‘Constitution And Beyond’
Ambedkar and the State
In the deeply fractured Indian political scenario today,
Ambedkar is remembered as the person who made affirmative action a reality. In this process, one often becomes forgetful of the fact that this great man not only made the groundwork for practical implementation of affirmative action but also gifted Indians one of the greatest modern political document in the form of Indian Constitution. What is often not acknowledged is the fact that Ambedkar's goal of upliftment of the marginalized sections of the society was never a single-point agenda detached and isolated from larger programme of contemplation of a comprehensive political architecture for the autonomous nation of the future. The future he anticipated for the lower orders of independent India forms a part of his egalitarian vision of institutionalized structure of Indian polity. The tendency to project Ambedkar solely as a dalit icon has mostly prevented critical engagement with his vision of post-colonial Indian state which needs to be connected with socio-economic empowerment of the depressed social segments at a discursive level.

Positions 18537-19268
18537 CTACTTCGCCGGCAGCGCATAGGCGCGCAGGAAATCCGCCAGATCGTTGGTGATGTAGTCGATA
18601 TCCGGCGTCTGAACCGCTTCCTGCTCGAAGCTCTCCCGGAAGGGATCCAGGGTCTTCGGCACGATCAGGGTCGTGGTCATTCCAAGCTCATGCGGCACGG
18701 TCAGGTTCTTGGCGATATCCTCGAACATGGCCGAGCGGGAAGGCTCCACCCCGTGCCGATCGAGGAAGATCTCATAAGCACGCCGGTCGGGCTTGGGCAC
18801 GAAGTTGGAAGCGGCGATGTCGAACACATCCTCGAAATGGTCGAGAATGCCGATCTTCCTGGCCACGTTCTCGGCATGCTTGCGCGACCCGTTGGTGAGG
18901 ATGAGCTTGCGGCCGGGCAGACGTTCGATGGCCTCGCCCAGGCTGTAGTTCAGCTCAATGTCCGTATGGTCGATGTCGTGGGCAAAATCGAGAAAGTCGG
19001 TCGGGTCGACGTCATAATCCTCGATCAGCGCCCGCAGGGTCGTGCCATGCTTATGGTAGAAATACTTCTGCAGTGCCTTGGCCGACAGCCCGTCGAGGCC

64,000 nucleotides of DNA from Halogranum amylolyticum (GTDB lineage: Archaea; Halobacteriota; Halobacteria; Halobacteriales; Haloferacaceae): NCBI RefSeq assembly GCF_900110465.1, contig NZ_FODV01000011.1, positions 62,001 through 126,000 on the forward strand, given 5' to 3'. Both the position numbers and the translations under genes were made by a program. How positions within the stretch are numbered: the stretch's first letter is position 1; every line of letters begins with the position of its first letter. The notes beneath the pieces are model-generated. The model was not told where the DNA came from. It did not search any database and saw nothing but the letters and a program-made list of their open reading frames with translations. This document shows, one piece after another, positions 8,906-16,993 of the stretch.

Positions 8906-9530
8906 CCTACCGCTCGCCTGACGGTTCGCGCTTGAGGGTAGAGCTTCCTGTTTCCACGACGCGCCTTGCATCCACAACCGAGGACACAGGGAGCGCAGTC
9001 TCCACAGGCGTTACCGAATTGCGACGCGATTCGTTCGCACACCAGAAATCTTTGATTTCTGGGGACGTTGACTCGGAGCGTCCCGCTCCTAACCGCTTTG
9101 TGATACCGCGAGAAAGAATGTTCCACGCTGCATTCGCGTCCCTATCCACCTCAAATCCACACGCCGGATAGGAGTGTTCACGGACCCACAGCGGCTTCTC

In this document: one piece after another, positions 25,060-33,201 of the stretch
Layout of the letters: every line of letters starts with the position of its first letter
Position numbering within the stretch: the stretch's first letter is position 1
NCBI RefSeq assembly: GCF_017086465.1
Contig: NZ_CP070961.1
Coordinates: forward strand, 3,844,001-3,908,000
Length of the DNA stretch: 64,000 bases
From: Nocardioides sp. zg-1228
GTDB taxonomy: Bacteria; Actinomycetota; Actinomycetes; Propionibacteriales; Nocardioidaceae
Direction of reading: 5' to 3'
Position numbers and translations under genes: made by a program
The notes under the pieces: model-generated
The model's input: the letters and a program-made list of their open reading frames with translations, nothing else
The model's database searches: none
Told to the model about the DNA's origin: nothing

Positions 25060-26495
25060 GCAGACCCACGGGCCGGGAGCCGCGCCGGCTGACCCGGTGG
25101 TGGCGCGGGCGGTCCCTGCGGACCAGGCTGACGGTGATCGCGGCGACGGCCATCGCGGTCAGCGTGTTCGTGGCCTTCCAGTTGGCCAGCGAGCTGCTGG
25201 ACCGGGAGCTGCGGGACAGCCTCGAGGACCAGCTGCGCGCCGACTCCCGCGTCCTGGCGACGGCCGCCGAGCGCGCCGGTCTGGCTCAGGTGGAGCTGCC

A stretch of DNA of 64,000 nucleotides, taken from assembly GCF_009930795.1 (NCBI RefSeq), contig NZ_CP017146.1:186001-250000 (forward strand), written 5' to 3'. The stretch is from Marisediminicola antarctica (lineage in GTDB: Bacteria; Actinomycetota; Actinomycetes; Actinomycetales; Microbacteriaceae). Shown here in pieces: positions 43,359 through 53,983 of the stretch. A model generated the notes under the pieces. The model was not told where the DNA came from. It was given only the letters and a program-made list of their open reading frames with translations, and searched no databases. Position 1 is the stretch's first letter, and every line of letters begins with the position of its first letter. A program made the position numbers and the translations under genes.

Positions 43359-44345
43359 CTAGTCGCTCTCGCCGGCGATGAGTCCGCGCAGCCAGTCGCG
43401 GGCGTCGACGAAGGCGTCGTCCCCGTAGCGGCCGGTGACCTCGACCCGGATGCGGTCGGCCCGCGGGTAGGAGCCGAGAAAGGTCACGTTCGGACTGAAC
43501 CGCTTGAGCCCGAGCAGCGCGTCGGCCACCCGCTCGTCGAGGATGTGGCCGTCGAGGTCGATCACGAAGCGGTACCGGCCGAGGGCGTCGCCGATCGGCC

Ambedkar visualized the Indian state to be an instrument of social change and social justice. Ambedkar particularly harped upon the undemocratic nature of the Indian society. Therefore, Indian society was deemed fit to undergo substantial reform and re-organization. Whereas Gandhi glorified the Indian ancient village system, for Ambedkar the village is the domain of social tyranny. The Indian village is a social unit consisting of human beings most unjustly divided into two arbitrary categories—touchables and untouch-ables. While the former were allowed to dwell inside the village the latter were forced to move beyond the village boundaries and find shelter in separate and shabby quarters outside the village. In the village, says Ambedkar, the dominance of the upper castes consists in designing the code for appropriate yet differentiated social behaviour which is to be followed by all the castes and outcastes. Any attempt of deliberate divergence from such code through commission or omission by the lower castes is treated as an offense. More-over, in the village society one's position is hereditary (once a Brahmin, always a Brahmin; once a scavenger, always a scavenger) and justified by religious dogmas. An untouchable, is always below a touchable in rank, no matter how inferior he may be mentally or morally. As a result, inside Indian village life there is no room for liberty, equality or fraternity. Based on such a portrayal of Indian villages Ambedkar called for a social reform and in absence of progressive forces functioning within the realm of Indian society felt the need for an empowered, enlightened and morally sensitive interventionist state. To bring about social reform such a state has to logically remain autonomous from the crisis ridden society. In a way, like the Hegelian state it must be held as a superior domain free from the particularistic tendencies which rob the society of its neutrality. Therefore, the one special feature that distinguishes the progressive state from not so progressive society is neutrality. It is the state's ability to remain agnostic about the vested social interests that gives it the moral authority to resolve social crises and bring about social reform.